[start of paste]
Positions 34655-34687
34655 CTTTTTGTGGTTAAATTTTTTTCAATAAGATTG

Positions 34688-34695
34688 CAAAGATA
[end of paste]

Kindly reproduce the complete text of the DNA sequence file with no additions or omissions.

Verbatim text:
Positions 34655-34687
34655 CTTTTTGTGGTTAAATTTTTTTCAATAAGATTG

Positions 34688-34695
34688 CAAAGATA